There is a slight inaccuracy in the name "Somalia Speaks" given to the Al-Jazeera initiative that is collecting and publishing unheard "voices" from inside Somalia. Mainly, that there is nothing "spoken" about it. In other words, the project is unilaterally dependant on respondents sending SMS text messages.
Somalia Speaks is a joint initiative between Al-Jazeera in collaboration with Ushahidi, Souktel and Crowdflower who are using SMS to crowdsource and map opinions on the conflict from inside Somalia and the diaspora. Patrick Meier of Ushahidi summarises:
"...the purpose of this project is to catalyze global media attention on Somalia by letting Somali voices take center stage—voices that are otherwise not heard in the international, mainstream media. If journalists are not going to speak about Somalia, then this project invites Somalis speak to the world themselves..."
The emphasis on "aggregating unheard voices," or Somali "voices take centre stage," or "speaking to the world," seems to allude to "voice" as a means of expressing an opinion any old how and totally ignores the original meaning of the word. That is, the act of producing sound in the form of speech or song.
Although the project has received deserved attention for bringing the Somalia crisis back into the media spotlight, I would like to question the authenticity of "voice" in this whole initiative.
New Technologies & Oral Cultures
The use of new mobile technologies and croudsourcing platforms as citizen media tools are indeed revolutionising the way we understand communication, especially in crisis situations where correct and timely information is often scarce. SMS text messaging has become somewhat ubiquitous because of the widespread use of mobile phones, but it also has a number of limitations that are often overlooked.
Somalia is a largely oral society, even though literacy has been around for centuries and the Somali language was standardised to a Latin alphabet in 1972. Somali language has a complex orthography that doesn't translate easily to text and 20 or more years of civil conflict has caused one of the largest diasporas of the last half century, leaving the country bereft of what was once a sophisticated, literate and educated middle class.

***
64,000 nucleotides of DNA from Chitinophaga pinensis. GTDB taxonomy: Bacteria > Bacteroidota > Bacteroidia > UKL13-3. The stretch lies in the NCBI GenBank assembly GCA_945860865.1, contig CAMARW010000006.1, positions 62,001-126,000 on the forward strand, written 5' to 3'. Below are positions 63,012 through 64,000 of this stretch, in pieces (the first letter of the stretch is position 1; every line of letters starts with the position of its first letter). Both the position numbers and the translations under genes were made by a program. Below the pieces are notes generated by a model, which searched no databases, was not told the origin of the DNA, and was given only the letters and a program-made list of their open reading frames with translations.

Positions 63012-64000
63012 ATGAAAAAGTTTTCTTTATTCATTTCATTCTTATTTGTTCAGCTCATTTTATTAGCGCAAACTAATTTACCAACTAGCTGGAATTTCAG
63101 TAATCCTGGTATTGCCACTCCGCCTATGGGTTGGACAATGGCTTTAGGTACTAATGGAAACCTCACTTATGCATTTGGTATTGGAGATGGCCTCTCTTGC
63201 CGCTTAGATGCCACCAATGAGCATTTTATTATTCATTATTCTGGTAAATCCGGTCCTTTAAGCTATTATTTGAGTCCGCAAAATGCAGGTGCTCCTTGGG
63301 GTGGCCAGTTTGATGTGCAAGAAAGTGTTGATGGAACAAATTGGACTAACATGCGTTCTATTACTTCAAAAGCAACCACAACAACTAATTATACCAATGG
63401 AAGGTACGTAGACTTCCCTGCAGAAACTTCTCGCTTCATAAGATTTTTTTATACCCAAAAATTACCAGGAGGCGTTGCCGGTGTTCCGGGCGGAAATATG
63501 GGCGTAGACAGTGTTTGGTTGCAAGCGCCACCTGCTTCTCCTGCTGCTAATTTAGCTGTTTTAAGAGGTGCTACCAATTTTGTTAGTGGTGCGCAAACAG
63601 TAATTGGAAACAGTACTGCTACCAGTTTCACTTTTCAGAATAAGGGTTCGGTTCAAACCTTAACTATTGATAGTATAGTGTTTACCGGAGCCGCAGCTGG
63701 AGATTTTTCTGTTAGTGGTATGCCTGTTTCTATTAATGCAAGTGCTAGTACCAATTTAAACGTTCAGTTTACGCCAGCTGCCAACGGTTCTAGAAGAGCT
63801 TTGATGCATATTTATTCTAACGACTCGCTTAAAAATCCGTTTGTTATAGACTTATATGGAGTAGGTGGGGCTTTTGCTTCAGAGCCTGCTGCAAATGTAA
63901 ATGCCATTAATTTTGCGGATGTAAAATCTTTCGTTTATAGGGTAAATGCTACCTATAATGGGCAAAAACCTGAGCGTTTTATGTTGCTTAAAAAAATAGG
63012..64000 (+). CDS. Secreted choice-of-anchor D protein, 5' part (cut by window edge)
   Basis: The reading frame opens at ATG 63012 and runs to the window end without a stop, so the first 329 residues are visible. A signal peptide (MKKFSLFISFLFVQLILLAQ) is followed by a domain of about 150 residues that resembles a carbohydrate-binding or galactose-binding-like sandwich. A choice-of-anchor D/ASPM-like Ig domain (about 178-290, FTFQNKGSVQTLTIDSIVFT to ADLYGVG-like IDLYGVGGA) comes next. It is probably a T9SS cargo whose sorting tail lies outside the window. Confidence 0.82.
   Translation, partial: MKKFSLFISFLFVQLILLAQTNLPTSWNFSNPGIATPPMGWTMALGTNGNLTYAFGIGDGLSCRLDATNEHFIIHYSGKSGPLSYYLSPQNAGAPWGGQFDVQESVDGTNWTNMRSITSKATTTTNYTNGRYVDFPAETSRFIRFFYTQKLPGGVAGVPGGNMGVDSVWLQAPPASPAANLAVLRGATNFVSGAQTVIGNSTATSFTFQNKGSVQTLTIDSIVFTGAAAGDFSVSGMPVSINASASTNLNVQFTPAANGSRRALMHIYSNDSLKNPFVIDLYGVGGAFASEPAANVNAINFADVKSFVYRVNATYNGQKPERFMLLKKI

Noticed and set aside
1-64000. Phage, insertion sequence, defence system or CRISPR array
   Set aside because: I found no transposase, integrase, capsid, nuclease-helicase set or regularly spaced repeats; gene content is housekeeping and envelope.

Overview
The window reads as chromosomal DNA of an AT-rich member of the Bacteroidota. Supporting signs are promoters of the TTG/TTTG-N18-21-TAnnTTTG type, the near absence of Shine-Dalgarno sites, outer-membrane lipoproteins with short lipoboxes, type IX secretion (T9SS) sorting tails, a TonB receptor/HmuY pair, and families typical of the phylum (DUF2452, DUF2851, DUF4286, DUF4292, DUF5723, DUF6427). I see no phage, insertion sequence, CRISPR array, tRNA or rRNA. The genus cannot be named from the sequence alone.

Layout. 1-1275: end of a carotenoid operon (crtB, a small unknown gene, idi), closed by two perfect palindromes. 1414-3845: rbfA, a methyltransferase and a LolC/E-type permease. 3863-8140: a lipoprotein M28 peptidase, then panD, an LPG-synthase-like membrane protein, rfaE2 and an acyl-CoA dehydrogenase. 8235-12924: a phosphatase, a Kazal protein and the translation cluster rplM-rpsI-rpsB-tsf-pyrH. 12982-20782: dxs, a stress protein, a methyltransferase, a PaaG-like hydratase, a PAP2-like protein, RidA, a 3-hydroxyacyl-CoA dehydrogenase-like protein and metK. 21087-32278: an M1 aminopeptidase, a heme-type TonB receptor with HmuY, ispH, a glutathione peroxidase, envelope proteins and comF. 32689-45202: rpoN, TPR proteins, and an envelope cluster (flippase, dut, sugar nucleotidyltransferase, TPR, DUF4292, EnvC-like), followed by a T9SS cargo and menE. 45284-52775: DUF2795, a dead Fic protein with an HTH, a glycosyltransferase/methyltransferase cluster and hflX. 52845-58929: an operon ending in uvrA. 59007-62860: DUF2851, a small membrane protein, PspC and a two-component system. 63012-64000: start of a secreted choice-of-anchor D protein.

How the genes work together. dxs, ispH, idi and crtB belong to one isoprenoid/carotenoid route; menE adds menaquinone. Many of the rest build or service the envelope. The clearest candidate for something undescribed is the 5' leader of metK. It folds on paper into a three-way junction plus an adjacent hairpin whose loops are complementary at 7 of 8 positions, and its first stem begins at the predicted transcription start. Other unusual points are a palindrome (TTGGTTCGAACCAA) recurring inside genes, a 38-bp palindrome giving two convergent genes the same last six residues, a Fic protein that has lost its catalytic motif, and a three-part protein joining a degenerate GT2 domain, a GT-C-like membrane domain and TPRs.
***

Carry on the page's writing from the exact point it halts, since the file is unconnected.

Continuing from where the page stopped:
Without making baseless assumptions about the demographics in Somalia more receptive to SMS, it is worth pointing out that text messaging often excludes sectors of society who are still primarily oral (even if they can read and write) and who are less technologically adept using mobile phones to communicate via text. Even in other contexts in Africa, there tends to be an urban bias towards a younger, more exposed generation who are more savvy in the use of SMS.
Bringing Back Voice
Voice and text are two very distinct mediums although both are not mutually exclusive and are used interchangeably on all mobile phones. Once upon a time, land-line telephones were primarily a voice-only technology, in which two or more people were able "speak" across any distance in real time. Only with the advent of mobile phones has SMS (short messaging service) come to define a mobile language in its own right.
The use of SMS as a medium of voice empowerment is misrepresentative and until "voice" is fully incorporated in the range of interactive reporting and croudsourcing technologies, we will always be getting a partial picture. At the moment this is available in the form of Interactive Voice Response (IVR) technologies that are becoming more available as communication solutions in the development and crisis sectors because of projects like Freedom Fone.
But until we overcome what Walter J. Ong calls our ideological bias towards literacy and text as mediums representative of 'truth' there can be no novel journalism that claims to represent "unheard voices."
So for the time being, wouldn't it be more accurate to call the project Somalia SMS?